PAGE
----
Two former White House chiefs of staff shared insights this week from their experiences and emphasized the need for young people to seek roles in public life.
“I hope that all of the students in the audience understand that Uncle Sam needs you, wants you,” said Denis McDonough, a chief of staff during the President George W. Bush administration. “These are really thorny but fascinating problems to get to work on. I hope that you look for opportunities to go serve.”
McDonough and Joshua Bolten, who served as the White House chief of staff in President Barack Obama’s administration, also weighed in on news reports that President Trump might not leave office if he loses next year’s election.
Bolten reflected on President Bush’s decision not to challenge the outcome of the Florida recount during the 2000 election.
“President Bush told us, ‘When the Supreme Court announces its outcome, we accept the judgment; we call upon the country to rally behind the newly elected president and we move on.’”
Bolten said he knows the Al Gore campaign had reached the same decision in that presidential election.
“That is a patriotism and a loyalty to the system that goes beyond individual aspiration or tribe or party,” Bolten said. “… One of the things that concerns me about the current political environment is that I’m not sure that that conversation would turn out that way in either political party today.”
In conversation with Peter Feaver, the director of the Duke Program in American Grand Strategy, both guests recognized that the role of chief of staff depends on the time and the style of the president. Each beginning their tenure during a presidential second term, Bolten and McDonough entered the role already understanding how quickly four years pass when trying to achieve goals and fulfill promises.
“I viewed my role as making it possible for President Bush to be the best president that he could be. … I wanted him to look back on his presidency and know that he did his best to accomplish what he hoped to while in office,” Bolten said.
McDonough and Bolten agreed that managing the staffing process, policy process and time commitments of the president are key responsibilities of the role.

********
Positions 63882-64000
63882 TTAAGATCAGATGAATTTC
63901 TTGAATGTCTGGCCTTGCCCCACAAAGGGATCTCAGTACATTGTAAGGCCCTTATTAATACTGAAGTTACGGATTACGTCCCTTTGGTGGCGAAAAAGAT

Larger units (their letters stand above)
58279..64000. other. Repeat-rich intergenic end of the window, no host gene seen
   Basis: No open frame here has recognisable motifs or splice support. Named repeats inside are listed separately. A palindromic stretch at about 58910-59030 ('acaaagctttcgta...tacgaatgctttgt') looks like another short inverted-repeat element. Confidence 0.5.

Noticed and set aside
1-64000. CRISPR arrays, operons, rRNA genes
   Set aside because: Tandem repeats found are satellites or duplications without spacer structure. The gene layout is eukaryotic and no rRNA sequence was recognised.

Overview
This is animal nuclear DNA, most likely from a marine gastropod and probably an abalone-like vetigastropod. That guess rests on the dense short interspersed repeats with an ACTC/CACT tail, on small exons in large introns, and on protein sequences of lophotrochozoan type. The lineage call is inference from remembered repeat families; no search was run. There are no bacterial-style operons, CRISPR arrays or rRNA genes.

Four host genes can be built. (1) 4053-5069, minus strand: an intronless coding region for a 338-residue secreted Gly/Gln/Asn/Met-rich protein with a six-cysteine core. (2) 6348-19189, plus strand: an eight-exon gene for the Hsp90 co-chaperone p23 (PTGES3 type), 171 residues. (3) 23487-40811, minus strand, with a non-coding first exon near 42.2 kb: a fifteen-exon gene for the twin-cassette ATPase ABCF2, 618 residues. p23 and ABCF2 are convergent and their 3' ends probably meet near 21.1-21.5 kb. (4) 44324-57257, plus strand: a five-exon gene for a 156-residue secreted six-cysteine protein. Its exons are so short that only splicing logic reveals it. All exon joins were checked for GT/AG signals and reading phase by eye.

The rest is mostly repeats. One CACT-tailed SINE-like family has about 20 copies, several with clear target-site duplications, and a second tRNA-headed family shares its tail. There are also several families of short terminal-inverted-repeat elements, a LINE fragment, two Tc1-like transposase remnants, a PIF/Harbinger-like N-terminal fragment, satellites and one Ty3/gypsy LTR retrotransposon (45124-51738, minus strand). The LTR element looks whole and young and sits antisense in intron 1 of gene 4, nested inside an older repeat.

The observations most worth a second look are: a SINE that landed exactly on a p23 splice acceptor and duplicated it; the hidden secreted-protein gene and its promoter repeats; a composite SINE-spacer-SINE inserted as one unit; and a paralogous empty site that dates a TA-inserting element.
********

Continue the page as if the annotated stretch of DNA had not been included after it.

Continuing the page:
To facilitate decision-making, McDonough urged his team to recognize disagreement so they could explore all potential options and get to the real perspectives before presenting them in the Oval Office.
“The big, hard decisions are reserved for the person that sits in the Oval Office,” McDonough said. “The role of the chief of staff is to peel away the other stuff – the personalities, the back-fighting, the opinions. The president should be able to make decisions based on their principles; that is why they were elected and this helped him do that.”
Both men viewed their role as “gatekeeper” to the president.
“The chief of staff’s office is about 50 feet from the Oval Office,” McDonough said. “Not once during my tenure did I beat good news to the office, however, never once did bad news beat me to the office. It is the chief of staff’s responsibility to bear that news.”
Bolten and McDonough commented on the potential for a transition between administrations following the 2020 presidential election.
“During campaigns, the opposition is loathed to look like they are measuring the drapes, while the incumbent is focused on re-election making it difficult to step back to recognize the possibility that a transition plan is needed,” McDonough said.
Since 2004 findings from the 9/11 Commission on the vast information-exchange gaps experienced by the newly elected Bush administration, periods of presidential transitions have not only been viewed as a moment of potential political dysfunction but also as a national security challenge.
Bolten and McDonough said there have been many improvements over the past decade to help the transition process run smoothly. This includes advanced security clearance screenings so joint national security briefings can be held and former chiefs of staff can prepare the new individual for their role.
Following the 2016 elections, concerns have moved beyond domestic, internal politics to the escalated threat of international interference in U.S. elections.
McDonough called on the public to “be eyes wide open about the threat.”
He urged continued investment in local election systems and pressed for trust in the institutions that monitor the system.
Finally, McDonough encouraged members of both parties not to give “open space” for the Russians and others to insert their arguments into our conversation. “Find a place to get to know someone from the other party,” he said, “there are patriots on both sides.”